Enhanced Licenses Bill Passes in North Dakota Senate

The enhanced licenses must denote citizenship and identity "and contain technology and security features approved by the secretary of the United States Department of Homeland Security," the bill states.

by John Hageman, Grand Forks Herald / February 18, 2015

(TNS) -- The North Dakota Senate overwhelmingly approved a bill Tuesday to provide enhanced driver's licenses, a move that proponents said could make it more convenient for citizens to cross the Canadian border.

The bill, Senate Bill 2148, was passed 45-2 Tuesday. Only Sen. Connie Triplett, D-Grand Forks, and Sen. Oley Larsen, R-Minot, voted against it.

Sen. George Sinner, D-Fargo, said the enhanced licenses would be a secure and convenient way for businesspeople and farmers to cross the border.

"It's kind of inconvenient sometimes to have to dig for your passport, but you have your driver's license with you just about all the time," said Sen. David O'Connell, D-Lansford, whose district borders Canada. "Convenience would really be a plus on this."

The bill would allow North Dakota citizens to purchase enhanced licenses for an additional $65. The enhanced licenses must denote citizenship and identity "and contain technology and security features approved by the secretary of the United States Department of Homeland Security," the bill states.

"This thing is very secure," Sinner said.

Triplett questioned whether different security protections exist for a passport and for enhanced driver's licenses. Sinner responded that he believed he wasn't aware of the security protections of passports, but said enhanced licenses would be secure.

Andrew Meehan, policy director for the Coalition for a Secure Driver's License, wrote in a January letter to the Herald that strict requirements make it "harder for an identity thief to fraudulently obtain an EDL under that holder's identity, as opposed to a traditionally issued driver's license." He said applicants must prove citizenship, residency and identity.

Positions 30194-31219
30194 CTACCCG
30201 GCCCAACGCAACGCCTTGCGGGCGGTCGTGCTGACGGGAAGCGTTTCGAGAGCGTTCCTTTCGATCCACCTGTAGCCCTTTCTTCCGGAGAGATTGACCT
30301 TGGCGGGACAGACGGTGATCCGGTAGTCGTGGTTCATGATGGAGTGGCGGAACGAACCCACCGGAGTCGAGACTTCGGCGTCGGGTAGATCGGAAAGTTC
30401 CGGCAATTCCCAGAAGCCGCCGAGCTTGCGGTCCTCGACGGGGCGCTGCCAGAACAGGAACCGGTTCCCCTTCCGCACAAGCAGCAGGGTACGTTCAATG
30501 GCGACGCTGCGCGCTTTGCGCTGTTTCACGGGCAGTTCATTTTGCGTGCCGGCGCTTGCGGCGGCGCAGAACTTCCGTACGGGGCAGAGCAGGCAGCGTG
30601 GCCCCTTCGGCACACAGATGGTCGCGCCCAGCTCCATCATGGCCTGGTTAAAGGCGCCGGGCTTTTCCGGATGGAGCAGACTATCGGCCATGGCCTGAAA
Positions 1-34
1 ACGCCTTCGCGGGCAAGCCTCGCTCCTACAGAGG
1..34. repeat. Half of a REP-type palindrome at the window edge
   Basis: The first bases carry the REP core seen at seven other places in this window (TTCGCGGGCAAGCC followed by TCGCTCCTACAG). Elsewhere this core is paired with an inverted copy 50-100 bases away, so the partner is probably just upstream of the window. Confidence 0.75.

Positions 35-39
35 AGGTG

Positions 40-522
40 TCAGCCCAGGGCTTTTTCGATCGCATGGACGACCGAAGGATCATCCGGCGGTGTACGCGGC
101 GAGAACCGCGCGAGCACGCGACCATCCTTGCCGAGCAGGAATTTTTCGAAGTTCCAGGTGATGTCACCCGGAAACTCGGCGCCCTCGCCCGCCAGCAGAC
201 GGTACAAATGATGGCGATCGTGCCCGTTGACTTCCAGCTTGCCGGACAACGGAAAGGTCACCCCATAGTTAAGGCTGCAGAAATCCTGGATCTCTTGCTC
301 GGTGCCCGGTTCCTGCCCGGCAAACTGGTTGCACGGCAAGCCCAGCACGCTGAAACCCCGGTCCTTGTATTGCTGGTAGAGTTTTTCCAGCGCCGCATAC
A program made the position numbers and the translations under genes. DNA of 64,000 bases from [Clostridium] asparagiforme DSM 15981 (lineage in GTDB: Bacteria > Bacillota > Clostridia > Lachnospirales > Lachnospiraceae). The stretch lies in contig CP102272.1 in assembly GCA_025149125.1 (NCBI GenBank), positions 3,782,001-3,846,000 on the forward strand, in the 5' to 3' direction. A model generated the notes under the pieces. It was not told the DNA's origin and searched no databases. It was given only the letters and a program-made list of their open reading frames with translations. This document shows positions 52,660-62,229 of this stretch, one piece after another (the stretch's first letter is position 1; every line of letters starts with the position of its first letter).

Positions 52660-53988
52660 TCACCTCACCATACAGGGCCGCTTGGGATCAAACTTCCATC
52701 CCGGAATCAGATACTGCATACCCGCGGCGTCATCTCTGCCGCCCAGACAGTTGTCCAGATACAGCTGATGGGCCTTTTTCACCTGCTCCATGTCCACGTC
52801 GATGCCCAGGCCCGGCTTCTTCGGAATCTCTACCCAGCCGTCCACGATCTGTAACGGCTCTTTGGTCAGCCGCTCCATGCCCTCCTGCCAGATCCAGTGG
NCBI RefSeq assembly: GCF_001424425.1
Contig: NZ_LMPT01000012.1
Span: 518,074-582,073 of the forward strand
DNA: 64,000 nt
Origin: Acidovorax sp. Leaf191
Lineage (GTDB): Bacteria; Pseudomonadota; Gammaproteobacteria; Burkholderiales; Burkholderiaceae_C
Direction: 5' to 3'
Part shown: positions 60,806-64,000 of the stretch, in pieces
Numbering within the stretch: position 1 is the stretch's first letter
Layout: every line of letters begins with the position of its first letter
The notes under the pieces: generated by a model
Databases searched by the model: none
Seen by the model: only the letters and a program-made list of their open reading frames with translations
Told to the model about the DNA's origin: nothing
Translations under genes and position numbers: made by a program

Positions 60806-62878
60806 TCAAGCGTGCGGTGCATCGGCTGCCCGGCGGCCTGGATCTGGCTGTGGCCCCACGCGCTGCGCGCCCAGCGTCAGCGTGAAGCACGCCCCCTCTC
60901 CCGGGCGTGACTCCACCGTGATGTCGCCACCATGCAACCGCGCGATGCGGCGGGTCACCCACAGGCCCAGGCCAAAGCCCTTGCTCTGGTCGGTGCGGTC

Meehan said a provision in a 2004 federal law that led to enhanced licenses was based on a recommendation from the 9/11 Commission, "which called for a program to be established that could provide preclearance of low-risk travelers such as North Dakota residents traveling daily across the border," allowing border officials to focus on travelers who haven't been cleared.

The bill would require an additional appropriation of more than $1.8 million to the Department of Transportation during the 2015-2017 biennium and $786,750 during the following two-year period, according to a fiscal note. The bill had been amended since it was introduced to increase the fee from $45 to $65, which would raise enough revenue to cancel out the expenditures, Sinner said.

The fiscal note estimates that 4 percent of drivers may get an enhanced license.

©2015 the Grand Forks Herald (Grand Forks, N.D.)